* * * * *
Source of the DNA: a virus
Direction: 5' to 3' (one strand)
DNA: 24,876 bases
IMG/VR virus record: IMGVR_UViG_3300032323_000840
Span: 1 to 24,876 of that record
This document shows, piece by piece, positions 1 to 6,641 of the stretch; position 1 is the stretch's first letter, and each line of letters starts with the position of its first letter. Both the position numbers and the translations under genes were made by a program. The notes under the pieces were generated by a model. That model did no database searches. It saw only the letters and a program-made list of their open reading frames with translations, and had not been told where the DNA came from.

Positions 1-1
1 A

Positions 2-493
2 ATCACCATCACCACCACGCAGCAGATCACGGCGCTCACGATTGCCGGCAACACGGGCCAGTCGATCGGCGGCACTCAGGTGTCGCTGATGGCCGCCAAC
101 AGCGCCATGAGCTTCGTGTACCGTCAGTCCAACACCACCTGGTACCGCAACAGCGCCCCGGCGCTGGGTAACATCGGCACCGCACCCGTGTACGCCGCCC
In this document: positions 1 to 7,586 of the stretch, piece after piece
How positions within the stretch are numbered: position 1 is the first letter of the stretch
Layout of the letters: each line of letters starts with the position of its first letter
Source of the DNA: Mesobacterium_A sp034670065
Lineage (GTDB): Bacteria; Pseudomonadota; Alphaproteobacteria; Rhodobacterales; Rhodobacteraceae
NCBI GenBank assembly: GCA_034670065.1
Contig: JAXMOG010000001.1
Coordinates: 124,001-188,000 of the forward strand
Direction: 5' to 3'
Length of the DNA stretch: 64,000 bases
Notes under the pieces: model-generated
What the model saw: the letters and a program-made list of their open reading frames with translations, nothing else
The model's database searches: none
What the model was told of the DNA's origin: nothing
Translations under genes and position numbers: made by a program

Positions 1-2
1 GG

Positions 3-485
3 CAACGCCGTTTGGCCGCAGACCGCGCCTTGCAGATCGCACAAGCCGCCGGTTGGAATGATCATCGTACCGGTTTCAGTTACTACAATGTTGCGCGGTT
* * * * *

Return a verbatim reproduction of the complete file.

Source of the DNA: a virus
Direction: 5' to 3' (one strand)
DNA: 24,876 bases
IMG/VR virus record: IMGVR_UViG_3300032323_000840
Span: 1 to 24,876 of that record
This document shows, piece by piece, positions 1 to 6,641 of the stretch; position 1 is the stretch's first letter, and each line of letters starts with the position of its first letter. Both the position numbers and the translations under genes were made by a program. The notes under the pieces were generated by a model. That model did no database searches. It saw only the letters and a program-made list of their open reading frames with translations, and had not been told where the DNA came from.

Positions 1-1
1 A

Positions 2-493
2 ATCACCATCACCACCACGCAGCAGATCACGGCGCTCACGATTGCCGGCAACACGGGCCAGTCGATCGGCGGCACTCAGGTGTCGCTGATGGCCGCCAAC
101 AGCGCCATGAGCTTCGTGTACCGTCAGTCCAACACCACCTGGTACCGCAACAGCGCCCCGGCGCTGGGTAACATCGGCACCGCACCCGTGTACGCCGCCC
In this document: positions 1 to 7,586 of the stretch, piece after piece
How positions within the stretch are numbered: position 1 is the first letter of the stretch
Layout of the letters: each line of letters starts with the position of its first letter
Source of the DNA: Mesobacterium_A sp034670065
Lineage (GTDB): Bacteria; Pseudomonadota; Alphaproteobacteria; Rhodobacterales; Rhodobacteraceae
NCBI GenBank assembly: GCA_034670065.1
Contig: JAXMOG010000001.1
Coordinates: 124,001-188,000 of the forward strand
Direction: 5' to 3'
Length of the DNA stretch: 64,000 bases
Notes under the pieces: model-generated
What the model saw: the letters and a program-made list of their open reading frames with translations, nothing else
The model's database searches: none
What the model was told of the DNA's origin: nothing
Translations under genes and position numbers: made by a program

Positions 1-2
1 GG

Positions 3-485
3 CAACGCCGTTTGGCCGCAGACCGCGCCTTGCAGATCGCACAAGCCGCCGGTTGGAATGATCATCGTACCGGTTTCAGTTACTACAATGTTGCGCGGTT